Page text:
Tuesday, 4 December 2012

Tim Tyler: Zarrella, Zarrella's Hierarchy of Contagiousness (review)


Hi. I'm Tim Tyler, and this is a review of this book:

Zarrella's Hierarchy of Contagiousness: The Science, Design, and Engineering of Contagious Ideas by Dan Zarrella

Dan Zarrella's an internet marketing Guru. He's researched internet marketing and social media, and has some ideas about what makes things go viral. Some of them are encapsulated in this book.

The book is very small and very short. Much of it was previously posted on Dan's web site. However a small book-shaped package is a convenient format. Dan says the bunnies on the front represent rapidly-reproducing ideas.

Dan uses memetics, cites Richard Dawkins and says:

Our world is made of memes. If you've ever seen the matrix movies, You'll remember their world was composed entirely of computer code. Everything people interacted with was built from computerized instructions. Similarly, our world is made of contagious ideas. Everything made by huamns - from the chair you're sitting on, to the book you're reading - exists only because someone had the idea to invent it and that idea caught on, spreading from person to person.
It's a memorable image: our world is indeed made of memes.

The book is full of social media marketing tips of the type Dan posts on his blog. It's full of graphs and charts telling you what and when to tweet for the best results.

There was one bit of the book which I really didn't like - where Dan defined a measure of the rate of increase of memetic infections per generation, claimed that trying for an explosive epidemic was unrealistic and then recommended using big seeds.

Dan doesn't seem to think small seeds are effective. It is true that you should spend some of your marketing budget on seeding your idea. However making your idea spreadable is really very important. Dan says that when you do get a viral idea, it's just a fluke, and you shouldn't build your marketing strategy on luck. But relying on big seeds is not really correct advice in general. Pop songs may not reach every single member of the population before dying away, but they do reach many millions and that's good enough for their composers.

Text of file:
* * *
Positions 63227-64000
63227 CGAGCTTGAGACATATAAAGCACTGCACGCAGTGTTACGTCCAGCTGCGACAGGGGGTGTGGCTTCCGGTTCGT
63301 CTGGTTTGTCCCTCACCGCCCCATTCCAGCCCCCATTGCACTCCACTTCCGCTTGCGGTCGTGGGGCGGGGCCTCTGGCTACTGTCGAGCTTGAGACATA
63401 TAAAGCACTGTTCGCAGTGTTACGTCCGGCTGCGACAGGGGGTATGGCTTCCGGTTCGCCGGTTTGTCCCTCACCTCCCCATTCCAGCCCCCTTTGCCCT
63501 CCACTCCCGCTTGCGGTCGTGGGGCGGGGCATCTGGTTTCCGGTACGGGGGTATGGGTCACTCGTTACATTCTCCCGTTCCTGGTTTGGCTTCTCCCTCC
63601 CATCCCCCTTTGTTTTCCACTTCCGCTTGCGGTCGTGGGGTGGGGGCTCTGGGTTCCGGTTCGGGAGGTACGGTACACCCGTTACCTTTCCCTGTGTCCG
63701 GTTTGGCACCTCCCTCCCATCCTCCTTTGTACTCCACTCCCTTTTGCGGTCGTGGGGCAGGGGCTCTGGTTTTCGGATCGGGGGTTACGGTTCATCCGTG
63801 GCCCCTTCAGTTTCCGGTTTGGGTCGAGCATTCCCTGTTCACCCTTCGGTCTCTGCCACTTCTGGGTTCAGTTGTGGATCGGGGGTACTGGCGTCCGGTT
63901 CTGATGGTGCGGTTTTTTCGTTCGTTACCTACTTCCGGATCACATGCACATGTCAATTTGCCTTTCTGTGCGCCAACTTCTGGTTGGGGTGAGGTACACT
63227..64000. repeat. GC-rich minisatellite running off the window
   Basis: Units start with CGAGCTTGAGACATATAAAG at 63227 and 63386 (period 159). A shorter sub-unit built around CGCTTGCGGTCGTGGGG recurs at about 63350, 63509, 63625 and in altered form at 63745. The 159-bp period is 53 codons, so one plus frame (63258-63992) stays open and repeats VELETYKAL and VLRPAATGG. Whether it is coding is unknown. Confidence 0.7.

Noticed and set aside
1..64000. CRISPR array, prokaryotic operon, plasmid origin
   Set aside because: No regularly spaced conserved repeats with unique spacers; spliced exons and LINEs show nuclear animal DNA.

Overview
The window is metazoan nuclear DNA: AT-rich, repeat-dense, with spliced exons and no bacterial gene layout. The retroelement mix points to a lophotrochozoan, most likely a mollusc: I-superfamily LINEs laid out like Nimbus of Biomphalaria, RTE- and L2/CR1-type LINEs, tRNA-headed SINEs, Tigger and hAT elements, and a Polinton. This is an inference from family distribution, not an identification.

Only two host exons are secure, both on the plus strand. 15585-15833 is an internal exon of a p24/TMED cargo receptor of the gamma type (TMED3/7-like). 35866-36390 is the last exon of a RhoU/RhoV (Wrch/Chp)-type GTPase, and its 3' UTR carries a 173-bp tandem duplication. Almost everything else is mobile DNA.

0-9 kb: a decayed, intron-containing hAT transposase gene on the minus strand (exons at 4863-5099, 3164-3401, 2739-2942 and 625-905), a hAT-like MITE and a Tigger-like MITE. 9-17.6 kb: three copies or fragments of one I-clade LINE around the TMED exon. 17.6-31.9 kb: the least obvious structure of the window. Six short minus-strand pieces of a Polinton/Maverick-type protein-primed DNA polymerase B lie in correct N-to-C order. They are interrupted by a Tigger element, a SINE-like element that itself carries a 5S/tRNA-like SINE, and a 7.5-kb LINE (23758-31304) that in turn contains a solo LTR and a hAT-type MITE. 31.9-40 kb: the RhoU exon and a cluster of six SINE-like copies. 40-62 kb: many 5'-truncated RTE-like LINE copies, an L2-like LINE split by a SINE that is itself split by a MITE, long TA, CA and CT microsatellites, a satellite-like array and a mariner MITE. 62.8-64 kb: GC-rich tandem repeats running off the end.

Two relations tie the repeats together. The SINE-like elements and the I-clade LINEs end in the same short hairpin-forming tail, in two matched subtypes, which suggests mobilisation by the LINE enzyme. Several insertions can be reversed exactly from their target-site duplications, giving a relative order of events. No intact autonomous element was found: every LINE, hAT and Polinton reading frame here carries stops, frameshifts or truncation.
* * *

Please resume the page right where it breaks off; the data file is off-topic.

Some do have to rely on big seeds, since they have content that requires it - but most should try and use highly-contagious memes in their marketing, for best effect.

Dan advocates a science of marketing. However, few marketers do very much science, since they often don't want to publish their raw data, and they often don't trust what other marketers say. It's probably more realistic to advise marketers to cherry pick the best bits from the scientific method - such as iterating the process of performing experiments, measuring their outcomes and making changes. Maybe it's best to regard marketing as a technology - rather than a science.

The book is pretty neat. It is short, readable and fun. Most readers will probably be hungry for more details, but at least this is a start.


1 comment:

  1. “Most readers will probably be hungry for more details, but at least this is a start.”

    I guess this book is a seed.

    I'd rather learn about memes from somebody with an academic or humane interest than from somebody who is a marketing expert. I have no doubt that some marketing experts know their stuff but as you noted, “they often don't want to publish their raw data.”

    When it comes to learning about things, I consider the source of the information. This isn't a black-and-white thing, but let's just say I'd rather learn about evolution from Richard Dawkins than the Pope.